High-speed video endoscopy to improve the diagnosis of voice disorders

Dürr S, Schützenberger A, Kist A, Semmler M, Schraut T, Arias Vergara T, Döllinger M (2022)

Publication Type: Conference contribution

Publication year: 2022


DOI: 10.1055/s-0042-1746963


Introduction A voice disorder causes a significant loss of quality of life. Today, stroboscopy is the standard diagnostic method. Causes are incomplete glottis closure and/or irregular, aperiodic vocal fold oscillations, which can only be made visible to a limited extent by stroboscopy.

Methods High-speed video endoscopy (HSV) is a new examination method that significantly improves the temporal resolution and thus allows a clearer assessment of vocal fold vibrations. Current, clinically applicable HSV systems allow a temporal representation of 4000-8000 images per second with sufficiently good spatial resolution. Using image processing, it is possible to calculate quantitative parameters regarding the vocal fold vibration characteristics (i.e. glottis closure, periodicity, symmetry).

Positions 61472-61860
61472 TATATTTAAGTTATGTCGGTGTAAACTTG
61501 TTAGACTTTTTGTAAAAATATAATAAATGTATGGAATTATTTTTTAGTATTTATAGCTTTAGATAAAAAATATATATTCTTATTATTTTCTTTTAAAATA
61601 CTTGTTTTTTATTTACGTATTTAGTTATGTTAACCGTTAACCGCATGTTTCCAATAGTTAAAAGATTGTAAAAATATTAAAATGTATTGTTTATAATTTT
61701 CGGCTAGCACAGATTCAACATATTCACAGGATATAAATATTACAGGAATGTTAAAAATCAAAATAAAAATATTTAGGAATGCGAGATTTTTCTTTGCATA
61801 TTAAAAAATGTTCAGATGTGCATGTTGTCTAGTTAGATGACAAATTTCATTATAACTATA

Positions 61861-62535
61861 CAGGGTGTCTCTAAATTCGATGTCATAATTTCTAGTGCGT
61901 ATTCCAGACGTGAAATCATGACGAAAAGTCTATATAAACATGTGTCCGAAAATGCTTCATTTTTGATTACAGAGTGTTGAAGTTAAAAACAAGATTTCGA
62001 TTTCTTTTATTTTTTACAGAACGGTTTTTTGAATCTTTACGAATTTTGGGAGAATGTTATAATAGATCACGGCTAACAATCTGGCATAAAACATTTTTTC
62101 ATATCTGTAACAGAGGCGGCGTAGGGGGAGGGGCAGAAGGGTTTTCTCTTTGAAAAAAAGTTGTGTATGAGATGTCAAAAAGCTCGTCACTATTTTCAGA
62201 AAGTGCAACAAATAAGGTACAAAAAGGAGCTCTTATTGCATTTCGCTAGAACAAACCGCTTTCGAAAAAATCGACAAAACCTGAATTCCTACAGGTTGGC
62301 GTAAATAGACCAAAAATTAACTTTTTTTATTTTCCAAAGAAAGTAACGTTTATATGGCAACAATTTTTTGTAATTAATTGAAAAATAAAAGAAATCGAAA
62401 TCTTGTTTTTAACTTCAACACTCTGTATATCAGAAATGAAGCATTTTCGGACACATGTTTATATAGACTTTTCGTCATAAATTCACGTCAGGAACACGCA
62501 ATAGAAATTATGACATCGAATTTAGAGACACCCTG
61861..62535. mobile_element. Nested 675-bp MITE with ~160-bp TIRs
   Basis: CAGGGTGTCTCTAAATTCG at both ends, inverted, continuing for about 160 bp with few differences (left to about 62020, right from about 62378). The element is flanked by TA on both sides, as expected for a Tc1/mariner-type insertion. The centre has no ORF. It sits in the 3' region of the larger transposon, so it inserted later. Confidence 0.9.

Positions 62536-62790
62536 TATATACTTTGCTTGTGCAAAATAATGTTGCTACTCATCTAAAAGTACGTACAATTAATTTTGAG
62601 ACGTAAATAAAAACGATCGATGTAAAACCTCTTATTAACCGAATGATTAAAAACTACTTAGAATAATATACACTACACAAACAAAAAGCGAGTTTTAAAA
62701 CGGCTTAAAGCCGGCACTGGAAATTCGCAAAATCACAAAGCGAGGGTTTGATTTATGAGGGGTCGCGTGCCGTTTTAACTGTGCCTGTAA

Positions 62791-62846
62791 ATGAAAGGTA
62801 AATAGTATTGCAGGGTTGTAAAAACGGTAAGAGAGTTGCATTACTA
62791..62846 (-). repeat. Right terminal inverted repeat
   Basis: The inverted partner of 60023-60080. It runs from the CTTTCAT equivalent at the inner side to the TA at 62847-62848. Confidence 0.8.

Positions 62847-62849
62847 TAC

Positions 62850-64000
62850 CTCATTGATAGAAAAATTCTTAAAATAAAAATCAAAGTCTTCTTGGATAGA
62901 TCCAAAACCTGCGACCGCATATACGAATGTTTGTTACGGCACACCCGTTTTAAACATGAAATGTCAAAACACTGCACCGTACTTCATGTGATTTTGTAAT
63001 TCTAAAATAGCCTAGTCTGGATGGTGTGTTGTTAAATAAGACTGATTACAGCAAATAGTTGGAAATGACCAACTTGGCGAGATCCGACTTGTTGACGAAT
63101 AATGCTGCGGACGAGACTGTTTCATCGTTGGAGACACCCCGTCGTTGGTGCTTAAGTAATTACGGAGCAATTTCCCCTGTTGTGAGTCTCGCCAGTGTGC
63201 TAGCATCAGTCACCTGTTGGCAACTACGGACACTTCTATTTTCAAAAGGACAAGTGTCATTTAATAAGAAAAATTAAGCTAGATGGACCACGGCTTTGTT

Results The presented high-speed system (OpenHSV) in combination with the analysis software "Glottis Analysis Tools" (GAT) allows both the visualisation and the quantification of the disturbance of vocal fold vibrations. The HSV thus provides objective support in making a diagnosis and assessing the course of therapy.

Conclusions HSV is a new innovative method that allows quantitative analysis and thus better diagnosis of voice disorders. For example, both phonatory vocal fold arrest, which is crucial for distinguishing between simple leukoplakia or carcinoma in situ or carcinoma, and irregular oscillations in functional dysphonia can be assessed more accurately and appropriate therapy can be initiated.

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How to cite


Dürr, S., Schützenberger, A., Kist, A., Semmler, M., Schraut, T., Arias Vergara, T., & Döllinger, M. (2022). High-speed video endoscopy to improve the diagnosis of voice disorders.


Dürr, Stephan, et al. "High-speed video endoscopy to improve the diagnosis of voice disorders." 2022.

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